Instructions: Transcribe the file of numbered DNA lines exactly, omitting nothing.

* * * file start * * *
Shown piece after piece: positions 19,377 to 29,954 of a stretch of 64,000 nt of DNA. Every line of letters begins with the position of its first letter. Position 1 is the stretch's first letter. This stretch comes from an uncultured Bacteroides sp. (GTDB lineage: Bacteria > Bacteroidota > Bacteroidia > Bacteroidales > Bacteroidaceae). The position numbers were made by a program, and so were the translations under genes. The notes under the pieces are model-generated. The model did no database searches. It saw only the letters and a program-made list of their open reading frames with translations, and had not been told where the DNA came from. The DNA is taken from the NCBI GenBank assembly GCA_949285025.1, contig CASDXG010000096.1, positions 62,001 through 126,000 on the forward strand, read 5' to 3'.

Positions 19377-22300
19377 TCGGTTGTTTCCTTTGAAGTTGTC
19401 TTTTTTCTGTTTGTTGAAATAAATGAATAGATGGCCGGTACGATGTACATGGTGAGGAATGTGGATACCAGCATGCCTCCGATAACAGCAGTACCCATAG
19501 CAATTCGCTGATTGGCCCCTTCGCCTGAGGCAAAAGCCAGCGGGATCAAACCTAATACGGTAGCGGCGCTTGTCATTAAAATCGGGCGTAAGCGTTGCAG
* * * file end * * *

Shown piece after piece: positions 19,377 to 29,954 of a stretch of 64,000 nt of DNA. Every line of letters begins with the position of its first letter. Position 1 is the stretch's first letter. This stretch comes from an uncultured Bacteroides sp. (GTDB lineage: Bacteria > Bacteroidota > Bacteroidia > Bacteroidales > Bacteroidaceae). The position numbers were made by a program, and so were the translations under genes. The notes under the pieces are model-generated. The model did no database searches. It saw only the letters and a program-made list of their open reading frames with translations, and had not been told where the DNA came from. The DNA is taken from the NCBI GenBank assembly GCA_949285025.1, contig CASDXG010000096.1, positions 62,001 through 126,000 on the forward strand, read 5' to 3'.

Positions 19377-22300
19377 TCGGTTGTTTCCTTTGAAGTTGTC
19401 TTTTTTCTGTTTGTTGAAATAAATGAATAGATGGCCGGTACGATGTACATGGTGAGGAATGTGGATACCAGCATGCCTCCGATAACAGCAGTACCCATAG
19501 CAATTCGCTGATTGGCCCCTTCGCCTGAGGCAAAAGCCAGCGGGATCAAACCTAATACGGTAGCGGCGCTTGTCATTAAAATCGGGCGTAAGCGTTGCAG